5. Hence it happens that those who love to devote their leisure to good studies, and shrink from encountering the troubles of toilsome labors, as feeling themselves unsuited to undertake and discharge such services with credit, would prefer, were it possible, to have the holy apostles and ancient preachers of the truth again raised up against that abounding of iniquity which hath so reduced the warmth of Christian love. But in regard to those who have already left the body, and put off the garment of the flesh (for they are not utterly parted), the Church replies, “I have put off my dress; how shall I put it on?” That p. 305 dress shall, indeed, yet be recovered; and in the persons of those who have meanwhile laid it aside, shall the Church again put on the garment of flesh: only not now, when the cold are needing to be warmed; but then, when the dead shall rise again. Realizing, then, her present difficulty through the scarcity of preachers, and remembering those members of her own who were so sound in word and holy in character, but are now disunited from their bodies, the Church says in her sorrow, “I have put off my dress; how shall I put it on?” How can those members of mine, who had such surpassing power, through their preaching, to open the door to Christ, now return to the bodies which they have laid aside?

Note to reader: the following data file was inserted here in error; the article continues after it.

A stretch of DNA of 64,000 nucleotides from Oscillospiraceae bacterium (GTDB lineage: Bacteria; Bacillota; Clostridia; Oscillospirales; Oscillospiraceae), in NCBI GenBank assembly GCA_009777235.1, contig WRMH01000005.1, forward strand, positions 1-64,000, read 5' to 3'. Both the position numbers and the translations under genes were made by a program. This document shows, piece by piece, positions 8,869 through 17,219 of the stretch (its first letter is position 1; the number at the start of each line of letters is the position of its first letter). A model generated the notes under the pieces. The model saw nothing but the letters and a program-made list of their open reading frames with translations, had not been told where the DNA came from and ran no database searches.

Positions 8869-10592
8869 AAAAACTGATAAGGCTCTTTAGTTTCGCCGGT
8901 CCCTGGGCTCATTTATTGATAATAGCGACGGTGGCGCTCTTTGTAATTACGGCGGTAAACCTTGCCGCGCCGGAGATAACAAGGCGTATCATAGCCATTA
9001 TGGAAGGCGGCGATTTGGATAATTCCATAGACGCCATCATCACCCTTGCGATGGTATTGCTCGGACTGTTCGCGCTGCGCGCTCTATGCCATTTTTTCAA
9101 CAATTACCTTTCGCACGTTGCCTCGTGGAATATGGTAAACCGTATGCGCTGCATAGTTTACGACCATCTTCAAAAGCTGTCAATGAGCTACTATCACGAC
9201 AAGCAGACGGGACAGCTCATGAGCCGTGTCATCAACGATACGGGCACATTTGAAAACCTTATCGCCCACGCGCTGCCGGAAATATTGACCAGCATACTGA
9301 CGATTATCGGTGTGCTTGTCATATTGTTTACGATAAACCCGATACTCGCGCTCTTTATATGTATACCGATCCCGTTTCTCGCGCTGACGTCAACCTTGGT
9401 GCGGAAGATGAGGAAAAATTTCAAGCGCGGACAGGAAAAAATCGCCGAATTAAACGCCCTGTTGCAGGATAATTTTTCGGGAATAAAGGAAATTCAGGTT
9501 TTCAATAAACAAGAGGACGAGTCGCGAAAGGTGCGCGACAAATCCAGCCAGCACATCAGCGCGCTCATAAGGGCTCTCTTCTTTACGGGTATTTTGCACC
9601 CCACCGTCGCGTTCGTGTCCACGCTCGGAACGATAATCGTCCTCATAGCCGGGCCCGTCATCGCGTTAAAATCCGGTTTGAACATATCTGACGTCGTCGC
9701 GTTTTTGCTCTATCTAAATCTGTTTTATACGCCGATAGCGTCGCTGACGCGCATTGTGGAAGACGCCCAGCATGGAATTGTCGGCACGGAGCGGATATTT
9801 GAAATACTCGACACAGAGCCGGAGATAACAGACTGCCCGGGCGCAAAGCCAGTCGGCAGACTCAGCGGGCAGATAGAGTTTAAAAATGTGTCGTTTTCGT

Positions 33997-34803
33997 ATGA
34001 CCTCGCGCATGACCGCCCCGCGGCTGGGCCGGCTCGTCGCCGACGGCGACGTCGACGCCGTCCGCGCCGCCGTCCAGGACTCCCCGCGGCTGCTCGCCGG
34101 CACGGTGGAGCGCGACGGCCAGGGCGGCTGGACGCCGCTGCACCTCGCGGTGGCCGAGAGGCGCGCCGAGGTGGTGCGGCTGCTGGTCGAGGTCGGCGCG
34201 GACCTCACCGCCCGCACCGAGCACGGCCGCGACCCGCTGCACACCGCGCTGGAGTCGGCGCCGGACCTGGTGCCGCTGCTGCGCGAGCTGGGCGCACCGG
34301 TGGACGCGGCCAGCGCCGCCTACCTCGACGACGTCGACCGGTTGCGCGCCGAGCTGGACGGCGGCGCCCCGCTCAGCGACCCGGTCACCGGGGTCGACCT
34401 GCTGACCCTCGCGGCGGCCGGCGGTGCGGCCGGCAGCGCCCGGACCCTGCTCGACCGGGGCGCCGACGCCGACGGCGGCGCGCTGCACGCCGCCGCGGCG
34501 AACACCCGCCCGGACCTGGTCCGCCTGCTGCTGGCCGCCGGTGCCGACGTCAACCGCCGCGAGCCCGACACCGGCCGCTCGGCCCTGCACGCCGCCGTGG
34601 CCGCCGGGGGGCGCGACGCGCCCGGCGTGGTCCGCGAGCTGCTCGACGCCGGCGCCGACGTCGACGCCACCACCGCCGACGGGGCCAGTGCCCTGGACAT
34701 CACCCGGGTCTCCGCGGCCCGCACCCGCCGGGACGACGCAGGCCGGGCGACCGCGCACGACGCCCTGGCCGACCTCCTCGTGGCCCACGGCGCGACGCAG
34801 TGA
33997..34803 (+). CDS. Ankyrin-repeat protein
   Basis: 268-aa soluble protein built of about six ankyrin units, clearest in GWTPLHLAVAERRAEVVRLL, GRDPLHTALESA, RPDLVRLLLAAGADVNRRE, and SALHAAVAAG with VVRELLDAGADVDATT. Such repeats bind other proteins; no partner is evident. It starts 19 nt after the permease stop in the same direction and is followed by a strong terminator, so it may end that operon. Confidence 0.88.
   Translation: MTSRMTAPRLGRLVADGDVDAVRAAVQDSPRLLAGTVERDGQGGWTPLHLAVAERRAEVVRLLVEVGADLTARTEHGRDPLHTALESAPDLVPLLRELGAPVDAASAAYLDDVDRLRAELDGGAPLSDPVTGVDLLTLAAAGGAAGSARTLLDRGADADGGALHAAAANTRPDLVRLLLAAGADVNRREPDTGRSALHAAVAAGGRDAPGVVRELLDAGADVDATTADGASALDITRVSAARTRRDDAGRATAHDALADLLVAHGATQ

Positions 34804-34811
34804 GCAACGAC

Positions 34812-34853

6. And then, turning again to those who preach, and gather in and govern the congregations of His people, and so open as they can to Christ, but are afraid, amid the difficulties of such work, of falling into sin, she says, “I have washed my feet; how shall I defile them?” For whosoever offendeth not in word, the same is a perfect man. And who, then, is perfect? Who is there that offendeth not amid such an abounding of iniquity, and such a freezing of charity? “I have washed my feet; how shall I defile them?” At times I read and hear: “My brethren, be not many masters, seeing that ye shall receive the greater condemnation: for in many things we offend all.” 1169 “I have washed my feet; how shall I defile them?” But see, I rise and open. Christ, wash them. “Forgive us our debts,” because our love is not altogether extinguished: for “we also forgive our debtors.” 1170 When we listen to Thee, the bones which have been humbled rejoice with Thee in the heavenly places. 1171 But when we preach Thee, we have to tread the ground in order to open to Thee: and then, if we are blameworthy, we are troubled; if we are commended, we become inflated. Wash our feet, that were formerly cleansed, but have again been defiled in our walking through the earth to open unto Thee. Let this be enough today, beloved. But in whatever we have happened to offend, by saying otherwise than we ought, or have been unduly elated by your commendations, entreat that our feet may be washed, and may your prayers find acceptance with God.